A prospective multicenter study was conducted in 14 French intensive care units (ICUs), with all patients being screened for methicillin-resistant Staphylococcus aureus (MRSA) at ICU admission. Of the 2347 sampled patients, 162 (6.9%) were positive for MRSA, 54.3% of whom were detected through screening specimens only. Factors associated with MRSA carriage were age older than 60 years, prolonged hospital stay in transferred patients, history of hospitalization or surgery, and presence of open skin lesions in directly admitted patients. Only universal screening detected MRSA carriage with acceptable sensitivity. These results suggest that screening for MRSA on admission is useful to identify the imported cases and should be performed in all ICU-admitted patients.
Paltiel et al evaluated the impact of a computerized alert for hospitalized patients with serum potassium levels below 3 mEq/L. Using a previously validated computerized audit technique, they found that this intervention was associated with a 36.1% decrease in the proportion of patients in whom serum potassium level was not remeasured after an initial low value, a 28.6% decrease in failure to correct the serum potassium level to the normal range and a 17.2% decrease in discharge from hospital with subnormal potassium level. The authors conclude that a computerized alert is a simple and effective measure for improving the management of this serious electrolyte abnormality.
Chronic sleep deprivation is common in today's society. Nevertheless, the long-term health consequences of sleep deprivation are unclear. A cohort of 71 617 US female health professionals (aged 45-65 years) without reported coronary heart disease (CHD) at baseline were mailed a questionnaire in 1986 asking about daily sleep duration. Subjects were followed up until 1996 for the occurrence of CHD events. A total of 934 coronary events were documented (271 fatal and 663 nonfatal). Age-adjusted relative risks of CHD (with 8 hours of daily sleep being considered the referent group) for individuals reporting 5 or less hours of sleep, 6 hours of sleep, and 7 hours of sleep were 1.82 (95% confidence interval [CI], 1.34-2.41), 1.30 (95% CI, 1.08-1.57), and 1.06 (95% CI, 0.89-1.26), respectively. The relative risk for 9 or more hours of sleep was 1.57 (95% CI, 1.18-2.11). After adjusting for a variety of potential confounders, the relative risks of CHD for individuals reporting 5 or less hours of sleep, 6 hours of sleep, and 7 hours of sleep were 1.45 (95% CI, 1.10-1.92), 1.18 (95% CI, 0.98-1.42), and 1.09 (95% CI, 0.91-1.30), respectively. The relative risk for 9 or more hours of sleep was 1.38 (95% CI, 1.03-1.85). In this cohort of women, both short and long self-reported sleep durations were independently associated with a modestly increased risk of coronary events.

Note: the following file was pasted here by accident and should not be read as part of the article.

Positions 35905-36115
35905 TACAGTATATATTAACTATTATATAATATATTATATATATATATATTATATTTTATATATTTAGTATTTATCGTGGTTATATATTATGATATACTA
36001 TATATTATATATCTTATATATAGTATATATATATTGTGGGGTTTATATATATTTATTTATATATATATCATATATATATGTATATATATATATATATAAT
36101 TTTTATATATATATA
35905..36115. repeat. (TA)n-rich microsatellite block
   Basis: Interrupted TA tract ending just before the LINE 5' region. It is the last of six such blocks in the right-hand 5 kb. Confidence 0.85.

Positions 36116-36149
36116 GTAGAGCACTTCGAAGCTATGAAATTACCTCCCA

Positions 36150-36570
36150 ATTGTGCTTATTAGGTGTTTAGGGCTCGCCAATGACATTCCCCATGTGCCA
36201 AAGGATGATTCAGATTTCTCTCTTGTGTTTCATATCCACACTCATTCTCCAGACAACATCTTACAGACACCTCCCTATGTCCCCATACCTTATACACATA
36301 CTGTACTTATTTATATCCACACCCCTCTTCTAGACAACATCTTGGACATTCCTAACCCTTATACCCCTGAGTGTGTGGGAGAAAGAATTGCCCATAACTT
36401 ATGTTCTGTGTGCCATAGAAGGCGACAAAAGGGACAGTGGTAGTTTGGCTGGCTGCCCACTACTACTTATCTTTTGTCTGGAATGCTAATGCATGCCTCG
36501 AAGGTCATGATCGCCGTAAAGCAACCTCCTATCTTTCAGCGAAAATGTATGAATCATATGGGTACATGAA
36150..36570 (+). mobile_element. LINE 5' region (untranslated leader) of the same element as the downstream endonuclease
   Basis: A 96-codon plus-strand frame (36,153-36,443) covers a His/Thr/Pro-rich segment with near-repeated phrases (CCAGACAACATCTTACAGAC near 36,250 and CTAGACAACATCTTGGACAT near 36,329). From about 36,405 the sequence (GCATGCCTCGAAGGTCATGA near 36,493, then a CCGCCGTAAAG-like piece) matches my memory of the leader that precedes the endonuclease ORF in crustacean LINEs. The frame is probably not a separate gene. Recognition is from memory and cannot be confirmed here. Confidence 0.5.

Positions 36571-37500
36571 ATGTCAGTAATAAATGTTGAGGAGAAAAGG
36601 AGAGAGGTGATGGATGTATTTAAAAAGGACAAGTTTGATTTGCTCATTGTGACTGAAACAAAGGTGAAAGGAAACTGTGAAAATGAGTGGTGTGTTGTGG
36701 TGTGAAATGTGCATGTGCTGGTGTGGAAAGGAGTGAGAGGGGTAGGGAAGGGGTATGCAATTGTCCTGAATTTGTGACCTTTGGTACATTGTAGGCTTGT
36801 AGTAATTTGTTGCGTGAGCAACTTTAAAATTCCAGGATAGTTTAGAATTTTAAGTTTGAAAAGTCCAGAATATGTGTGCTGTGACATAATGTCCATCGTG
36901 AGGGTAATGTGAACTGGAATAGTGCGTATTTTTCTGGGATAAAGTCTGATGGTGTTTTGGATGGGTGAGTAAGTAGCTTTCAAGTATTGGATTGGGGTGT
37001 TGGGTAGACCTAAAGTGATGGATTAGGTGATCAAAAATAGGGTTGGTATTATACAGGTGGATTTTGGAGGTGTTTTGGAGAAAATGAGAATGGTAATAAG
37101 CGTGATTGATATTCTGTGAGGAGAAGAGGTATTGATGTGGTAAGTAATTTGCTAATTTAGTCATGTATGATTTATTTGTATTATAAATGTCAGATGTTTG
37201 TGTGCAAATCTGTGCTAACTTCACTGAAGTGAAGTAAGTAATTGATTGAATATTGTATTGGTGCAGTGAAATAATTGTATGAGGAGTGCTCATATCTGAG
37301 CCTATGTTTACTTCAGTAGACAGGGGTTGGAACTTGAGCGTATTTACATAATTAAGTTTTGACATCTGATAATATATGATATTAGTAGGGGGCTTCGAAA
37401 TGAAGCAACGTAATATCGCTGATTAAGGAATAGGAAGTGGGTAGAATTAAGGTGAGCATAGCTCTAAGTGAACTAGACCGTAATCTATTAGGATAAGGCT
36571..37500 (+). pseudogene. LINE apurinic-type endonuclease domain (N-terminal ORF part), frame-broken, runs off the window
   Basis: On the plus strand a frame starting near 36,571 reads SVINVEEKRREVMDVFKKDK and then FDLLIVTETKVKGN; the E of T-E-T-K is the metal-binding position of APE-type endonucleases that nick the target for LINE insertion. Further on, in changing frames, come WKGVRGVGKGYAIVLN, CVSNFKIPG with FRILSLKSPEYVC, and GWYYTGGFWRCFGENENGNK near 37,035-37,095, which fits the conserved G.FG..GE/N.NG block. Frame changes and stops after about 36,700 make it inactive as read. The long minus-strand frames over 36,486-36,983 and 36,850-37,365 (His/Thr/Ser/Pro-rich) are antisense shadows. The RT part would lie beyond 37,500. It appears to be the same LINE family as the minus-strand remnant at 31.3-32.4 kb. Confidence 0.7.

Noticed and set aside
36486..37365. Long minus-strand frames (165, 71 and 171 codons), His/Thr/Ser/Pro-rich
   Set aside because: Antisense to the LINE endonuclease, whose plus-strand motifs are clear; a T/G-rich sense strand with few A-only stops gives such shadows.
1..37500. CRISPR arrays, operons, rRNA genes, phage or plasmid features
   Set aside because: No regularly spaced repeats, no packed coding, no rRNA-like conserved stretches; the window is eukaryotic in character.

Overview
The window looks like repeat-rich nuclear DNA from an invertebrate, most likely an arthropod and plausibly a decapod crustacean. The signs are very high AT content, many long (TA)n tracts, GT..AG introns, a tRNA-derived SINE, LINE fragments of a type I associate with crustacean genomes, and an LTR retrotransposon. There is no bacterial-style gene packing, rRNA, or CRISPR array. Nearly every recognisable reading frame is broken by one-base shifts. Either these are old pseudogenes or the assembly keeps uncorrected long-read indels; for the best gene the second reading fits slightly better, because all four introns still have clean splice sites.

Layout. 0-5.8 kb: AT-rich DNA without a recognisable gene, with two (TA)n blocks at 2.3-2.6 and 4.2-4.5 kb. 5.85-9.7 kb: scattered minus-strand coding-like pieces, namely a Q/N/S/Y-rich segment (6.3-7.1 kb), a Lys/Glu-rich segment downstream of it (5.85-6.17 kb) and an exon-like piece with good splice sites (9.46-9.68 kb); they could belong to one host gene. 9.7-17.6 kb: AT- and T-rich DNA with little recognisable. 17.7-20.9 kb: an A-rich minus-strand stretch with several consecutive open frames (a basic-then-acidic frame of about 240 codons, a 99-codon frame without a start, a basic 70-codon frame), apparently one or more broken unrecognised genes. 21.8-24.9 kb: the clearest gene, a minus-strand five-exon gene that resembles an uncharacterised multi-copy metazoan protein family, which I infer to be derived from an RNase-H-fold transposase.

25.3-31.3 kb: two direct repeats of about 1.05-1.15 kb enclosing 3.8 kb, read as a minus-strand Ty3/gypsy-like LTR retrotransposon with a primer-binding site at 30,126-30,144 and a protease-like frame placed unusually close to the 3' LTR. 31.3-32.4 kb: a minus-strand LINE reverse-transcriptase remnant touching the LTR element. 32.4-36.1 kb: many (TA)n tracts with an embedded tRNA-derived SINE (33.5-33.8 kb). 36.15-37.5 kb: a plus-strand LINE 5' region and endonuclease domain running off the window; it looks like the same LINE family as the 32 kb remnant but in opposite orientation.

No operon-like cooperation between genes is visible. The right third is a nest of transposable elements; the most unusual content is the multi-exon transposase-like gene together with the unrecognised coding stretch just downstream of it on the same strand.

Although acetaminophen is recommended as first-line therapy for the pharmacological treatment of knee osteoarthritis, published data on its efficacy are scarce. Only one small study showed a statistically significant effect relative to placebo. This study compares acetaminophen, the nonsteroidal anti-inflammatory drug, diclofenac sodium, and placebo in 82 subjects with symptomatic medial knee osteoarthritis. Although diclofenac was effective in alleviating knee pain at 2 and 12 weeks, acetaminophen was indistinguishable from placebo at all time points (statistically significant differences are indicated in the Figure. Further, there was no apparent subset of patients who were more likely than others to derive symptomatic benefit from acetaminophen use. Given the data of this study and the limited data published earlier, the advocacy of acetaminophen use in the symptomatic treatment of knee osteoarthritis should be reconsidered.
In This Issue of Archives of Internal Medicine. Arch Intern Med. 2003;163(2):141. doi:10.1001/archinte.163.2.141